2. Balance: As you develop strength, you begin to develop balance. Many of the positions utilized in yoga, Pilates and weight training work specifically on balance. Would you believe that your feet also have a lot to do with balance? The three arches you have in your feet must all be supported in order for the rest of your body to have good support as well. If one or more of the arches is flat, it can significantly affect the stress to your joints and your ability to exercise efficiently. Ask your chiropractor about analyzing your feet to see if you need arch supports.
3. Spinal Load and Stability: Understanding how to exercise or perform any type of sporting activity is crucial to your health. How many people do you know who lift weights incorrectly? On a daily basis, I see patients who have hurt themselves with physical activity. By being careful and doing your exercises properly, you can reduce the amount of spinal load (stress) and instability you create for your body. I cannot tell you how important it is to make sure your feet and all of the joints above them are healthy and moving properly. When your joints move well, you can perform activities optimally and with minimal stress on your body.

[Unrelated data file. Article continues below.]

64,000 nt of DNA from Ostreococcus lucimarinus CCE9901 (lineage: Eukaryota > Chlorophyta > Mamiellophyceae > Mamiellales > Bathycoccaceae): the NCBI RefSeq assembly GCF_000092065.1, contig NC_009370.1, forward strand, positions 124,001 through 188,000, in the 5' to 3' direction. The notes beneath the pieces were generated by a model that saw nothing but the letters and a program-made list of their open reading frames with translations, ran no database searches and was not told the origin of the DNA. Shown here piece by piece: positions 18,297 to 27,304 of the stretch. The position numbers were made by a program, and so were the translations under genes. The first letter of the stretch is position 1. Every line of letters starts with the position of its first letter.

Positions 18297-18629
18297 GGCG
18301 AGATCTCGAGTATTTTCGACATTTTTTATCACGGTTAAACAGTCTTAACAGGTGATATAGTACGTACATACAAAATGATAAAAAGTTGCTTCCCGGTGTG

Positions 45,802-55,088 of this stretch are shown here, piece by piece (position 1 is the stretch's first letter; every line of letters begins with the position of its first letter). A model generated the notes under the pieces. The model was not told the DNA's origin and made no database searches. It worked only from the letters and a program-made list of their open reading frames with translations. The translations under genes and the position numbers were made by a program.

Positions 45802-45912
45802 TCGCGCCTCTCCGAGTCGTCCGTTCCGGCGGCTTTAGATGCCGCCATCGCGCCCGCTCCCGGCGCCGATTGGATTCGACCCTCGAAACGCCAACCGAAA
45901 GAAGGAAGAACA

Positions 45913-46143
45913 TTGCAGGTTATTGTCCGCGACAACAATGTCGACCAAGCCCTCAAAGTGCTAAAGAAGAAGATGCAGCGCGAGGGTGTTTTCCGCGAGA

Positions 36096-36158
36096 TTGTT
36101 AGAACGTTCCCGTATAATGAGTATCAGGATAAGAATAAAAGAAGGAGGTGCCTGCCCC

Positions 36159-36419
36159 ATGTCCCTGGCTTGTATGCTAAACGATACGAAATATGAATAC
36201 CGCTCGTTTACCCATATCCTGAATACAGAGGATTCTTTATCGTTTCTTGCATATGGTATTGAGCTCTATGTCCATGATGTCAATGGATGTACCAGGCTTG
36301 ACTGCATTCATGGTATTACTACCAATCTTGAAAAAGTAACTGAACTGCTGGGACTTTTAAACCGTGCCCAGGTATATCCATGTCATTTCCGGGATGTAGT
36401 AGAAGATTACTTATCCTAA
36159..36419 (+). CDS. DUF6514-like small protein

4. Alignment: Exercising makes your muscles stronger, which also helps maintain structural and bony alignment. Chiropractic care is hopefully a regular part of your life. Visits to your chiropractor at a frequency you both find appropriate will help you maintain your alignment.
Keep in mind that pain may be indicative of a serious underlying condition. Always talk to your doctor about any pain you are experiencing, particularly if it does not go away or worsens with time.